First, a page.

• Harvest early varieties of corn and tomatoes.
• Dead-head herbaceous plants such as delphiniums and peonies to keep them tidy, and those such as petunias and nasturtium to keep them flowering.
• Prune hedges. Make the bottom slightly wider than the top to avoid bare bottoms.
• Check all plants, especially those newly planted, for water on a regular basis. Water deeply and thoroughly.
• Kill Bermuda grass with Roundup.
• Keep edges well trimmed; cut back with an edging iron those that have spread.
• Cut back mint, thyme and lemon balm to prevent a raggedy appearance.
• Water lawn and flowers in the morning to avoid wilting in the heat of the day and to prevent mildew and root-rot at night.
• Give cool-season crops a cold head start: For near-perfect germination, sow seeds in trays and keep them in your air-conditioned home until they germinate, then move them outdoors in full sun.
• Harvest peppers for now and later.
• Harvest onions when the leaves change from dark blue green to pale green. Cure for at least two weeks in shade before storing
• Top-seed lawn to fill in bare spots
• Sow the seeds for fresh broccoli, cabbage, Chinese cabbage, cauliflower, collard greens and kohlrabi.
• Plant garlic cloves for next year’s harvest
• Divide peonies and iris now for more spring blooms
• Plant tulip, narcissus, crocus, hyacinths, grape hyacinths.
• Plant tulip, narcissus, crocus, hyacinths, grape hyacinths in pots for Easter.
• Top-dress lawn with compost at the rate of two cubic yards per 1,000 square feet.
• Start a compost pile using garden waste.
• Plant mums for autumn color.
• Service your chain saw.
• Plant spring-flowering bulbs like daffodils and crocus.
• Mulch azaleas with compost or fertilized them with Holly Tone.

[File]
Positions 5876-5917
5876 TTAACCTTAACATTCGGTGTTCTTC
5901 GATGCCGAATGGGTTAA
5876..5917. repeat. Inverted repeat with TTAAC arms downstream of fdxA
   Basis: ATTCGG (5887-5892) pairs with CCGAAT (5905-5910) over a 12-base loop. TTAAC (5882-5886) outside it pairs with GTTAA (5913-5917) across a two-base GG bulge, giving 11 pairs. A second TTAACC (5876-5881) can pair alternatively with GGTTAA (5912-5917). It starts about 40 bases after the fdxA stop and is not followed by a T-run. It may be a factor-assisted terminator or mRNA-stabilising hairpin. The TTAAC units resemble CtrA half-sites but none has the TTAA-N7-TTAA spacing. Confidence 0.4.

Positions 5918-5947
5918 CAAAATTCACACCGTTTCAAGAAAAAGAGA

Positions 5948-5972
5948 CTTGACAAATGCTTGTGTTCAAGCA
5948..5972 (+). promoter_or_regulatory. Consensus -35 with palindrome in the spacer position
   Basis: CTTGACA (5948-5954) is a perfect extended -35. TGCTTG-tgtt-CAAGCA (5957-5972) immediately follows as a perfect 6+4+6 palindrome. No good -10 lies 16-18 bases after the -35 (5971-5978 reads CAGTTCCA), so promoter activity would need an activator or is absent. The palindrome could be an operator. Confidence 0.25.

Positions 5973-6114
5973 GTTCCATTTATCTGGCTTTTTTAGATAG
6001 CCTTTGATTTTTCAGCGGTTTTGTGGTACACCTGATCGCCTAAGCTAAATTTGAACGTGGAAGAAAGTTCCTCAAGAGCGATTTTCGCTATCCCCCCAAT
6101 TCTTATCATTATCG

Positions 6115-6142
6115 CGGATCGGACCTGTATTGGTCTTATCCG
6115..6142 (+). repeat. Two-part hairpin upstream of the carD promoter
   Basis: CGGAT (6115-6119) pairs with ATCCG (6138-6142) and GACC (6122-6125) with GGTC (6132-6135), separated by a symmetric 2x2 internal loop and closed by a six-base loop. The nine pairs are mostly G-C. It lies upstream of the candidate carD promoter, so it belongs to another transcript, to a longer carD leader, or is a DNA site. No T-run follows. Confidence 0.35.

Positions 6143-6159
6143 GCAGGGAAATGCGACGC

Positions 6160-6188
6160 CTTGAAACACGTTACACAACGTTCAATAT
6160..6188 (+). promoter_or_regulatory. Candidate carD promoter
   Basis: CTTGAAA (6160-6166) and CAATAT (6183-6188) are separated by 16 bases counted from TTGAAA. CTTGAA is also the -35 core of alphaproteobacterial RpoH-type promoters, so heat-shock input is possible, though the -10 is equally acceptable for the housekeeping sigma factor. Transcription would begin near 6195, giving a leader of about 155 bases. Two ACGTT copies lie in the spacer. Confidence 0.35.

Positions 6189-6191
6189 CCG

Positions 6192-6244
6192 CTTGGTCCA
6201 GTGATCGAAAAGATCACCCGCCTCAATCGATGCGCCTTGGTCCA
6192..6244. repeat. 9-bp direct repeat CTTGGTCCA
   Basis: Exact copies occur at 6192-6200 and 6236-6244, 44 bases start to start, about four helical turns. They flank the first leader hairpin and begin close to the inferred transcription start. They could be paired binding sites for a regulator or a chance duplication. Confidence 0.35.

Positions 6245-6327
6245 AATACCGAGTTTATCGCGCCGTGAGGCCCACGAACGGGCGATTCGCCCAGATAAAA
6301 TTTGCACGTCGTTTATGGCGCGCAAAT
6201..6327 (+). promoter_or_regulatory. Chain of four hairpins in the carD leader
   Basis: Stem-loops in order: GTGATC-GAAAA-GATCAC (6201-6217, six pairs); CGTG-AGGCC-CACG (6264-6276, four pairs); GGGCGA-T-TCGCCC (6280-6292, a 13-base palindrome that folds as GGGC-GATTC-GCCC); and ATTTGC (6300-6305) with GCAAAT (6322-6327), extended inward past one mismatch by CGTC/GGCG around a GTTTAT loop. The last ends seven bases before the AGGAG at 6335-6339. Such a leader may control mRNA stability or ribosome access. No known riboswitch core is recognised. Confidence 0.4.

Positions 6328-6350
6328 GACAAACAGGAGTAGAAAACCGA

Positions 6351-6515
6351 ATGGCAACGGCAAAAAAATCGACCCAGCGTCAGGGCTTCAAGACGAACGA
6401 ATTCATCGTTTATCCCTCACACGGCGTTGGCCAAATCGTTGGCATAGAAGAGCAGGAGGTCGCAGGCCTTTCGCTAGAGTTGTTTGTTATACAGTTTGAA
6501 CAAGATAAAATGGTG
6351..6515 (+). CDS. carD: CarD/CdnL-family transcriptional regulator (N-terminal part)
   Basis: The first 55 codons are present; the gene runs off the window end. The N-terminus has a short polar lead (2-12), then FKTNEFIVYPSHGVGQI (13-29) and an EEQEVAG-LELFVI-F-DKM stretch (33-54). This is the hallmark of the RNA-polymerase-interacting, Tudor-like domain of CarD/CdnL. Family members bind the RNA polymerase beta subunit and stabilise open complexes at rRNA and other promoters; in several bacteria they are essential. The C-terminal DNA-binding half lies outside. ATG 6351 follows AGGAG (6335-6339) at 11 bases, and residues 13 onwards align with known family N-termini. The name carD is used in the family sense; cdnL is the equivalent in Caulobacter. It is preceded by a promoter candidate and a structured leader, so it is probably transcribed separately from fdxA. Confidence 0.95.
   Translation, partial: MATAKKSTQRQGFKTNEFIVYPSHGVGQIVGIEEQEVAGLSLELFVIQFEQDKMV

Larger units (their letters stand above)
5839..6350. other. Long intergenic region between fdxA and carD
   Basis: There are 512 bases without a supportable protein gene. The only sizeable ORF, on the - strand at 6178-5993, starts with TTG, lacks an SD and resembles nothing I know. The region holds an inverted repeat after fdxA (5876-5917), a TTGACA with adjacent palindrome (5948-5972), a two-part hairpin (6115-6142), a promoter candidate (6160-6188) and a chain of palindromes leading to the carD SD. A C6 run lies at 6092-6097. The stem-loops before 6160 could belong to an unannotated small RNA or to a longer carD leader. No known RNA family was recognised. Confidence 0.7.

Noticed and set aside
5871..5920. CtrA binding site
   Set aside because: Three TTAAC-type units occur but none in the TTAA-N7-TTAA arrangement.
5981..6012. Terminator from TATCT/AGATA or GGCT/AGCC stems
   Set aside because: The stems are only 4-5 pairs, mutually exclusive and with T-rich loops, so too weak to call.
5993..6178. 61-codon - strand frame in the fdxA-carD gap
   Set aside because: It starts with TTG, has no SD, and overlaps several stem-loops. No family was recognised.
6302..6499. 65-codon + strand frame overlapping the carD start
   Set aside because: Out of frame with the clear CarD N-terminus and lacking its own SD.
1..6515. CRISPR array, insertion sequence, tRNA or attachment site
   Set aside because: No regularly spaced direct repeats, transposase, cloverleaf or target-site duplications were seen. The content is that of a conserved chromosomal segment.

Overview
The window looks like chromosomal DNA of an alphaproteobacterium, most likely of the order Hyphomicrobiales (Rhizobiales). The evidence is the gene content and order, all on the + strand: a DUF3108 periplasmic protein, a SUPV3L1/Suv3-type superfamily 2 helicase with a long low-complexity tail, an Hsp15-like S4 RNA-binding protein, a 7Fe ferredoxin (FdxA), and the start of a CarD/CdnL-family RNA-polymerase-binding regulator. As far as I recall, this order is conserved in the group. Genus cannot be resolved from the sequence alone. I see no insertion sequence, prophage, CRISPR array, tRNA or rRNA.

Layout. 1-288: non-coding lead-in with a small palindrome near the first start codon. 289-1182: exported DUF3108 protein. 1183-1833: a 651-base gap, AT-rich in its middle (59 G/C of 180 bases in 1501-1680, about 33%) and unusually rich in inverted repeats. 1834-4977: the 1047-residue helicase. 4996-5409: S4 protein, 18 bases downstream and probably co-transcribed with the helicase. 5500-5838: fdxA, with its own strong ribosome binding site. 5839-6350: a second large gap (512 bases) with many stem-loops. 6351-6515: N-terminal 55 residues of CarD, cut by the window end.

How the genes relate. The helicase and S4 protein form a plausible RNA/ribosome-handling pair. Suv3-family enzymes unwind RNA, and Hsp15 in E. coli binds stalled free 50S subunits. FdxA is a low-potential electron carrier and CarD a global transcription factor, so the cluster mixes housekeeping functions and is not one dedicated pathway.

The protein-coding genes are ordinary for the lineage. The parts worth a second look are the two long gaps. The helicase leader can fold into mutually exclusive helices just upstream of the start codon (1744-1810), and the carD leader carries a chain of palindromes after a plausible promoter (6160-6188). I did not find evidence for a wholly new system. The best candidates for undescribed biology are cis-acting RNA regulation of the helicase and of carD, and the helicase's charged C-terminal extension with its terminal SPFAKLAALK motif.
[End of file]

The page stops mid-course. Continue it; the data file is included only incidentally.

• Rake leaves under shrubs for mulch.
• Use excess leaves in compost. Mix old compost with new leaves and keep sprinkler working to wet compost.
• Build a cold frame to grow lettuce, spinach, radishes and walking onions during winter.
• Kill bamboo and kudzu with Roundup. Make two applications two weeks apart at the recommended concentration.
• Plant pansies and ornamental cabbage for cool-weather color.
• Fertilize azaleas and bluegrass or fescue lawns.
• Terra cotta pots break in cold weather: Bleach them to kill mold and mildew, then dry and stack in shed, garage or basement.
• Plant potted shrubs before they freeze.
• After first frost, start harvesting collards, kale, Brussel sprouts, broccoli
• Clean garden with lawn mower and sow winter rye at eight pounds per 1,000 sq. ft.
• Cut back shrub roses to within 18 inches of the ground to prevent wind whipping of canes
• Wet down compost pile weekly
• Cut greens for the holidays and plunge them into a pail of 100-degree water.
• Your Christmas tree needs the same treatment but first cut one to two inches off the base.
• Spray evergreen decorations with two percent solution of horticultural oil or Plant Shine for brighter leaves.
• Bring a living Christmas tree indoors on day before Christmas; move back outdoors no later than Jan. 2.
• Move bay laurel plants and trees indoors for winter protection.
• Decorate for Christmas with greens of yews, firs, Colorado spruce, arborvitae, junipers, hollies, cherry laurel, boxwood and more; Avoid hemlock, Norway spruce, Cryptomeria, red cedar and Japanese privet.
• Force narcissus and amaryllis bulbs indoors.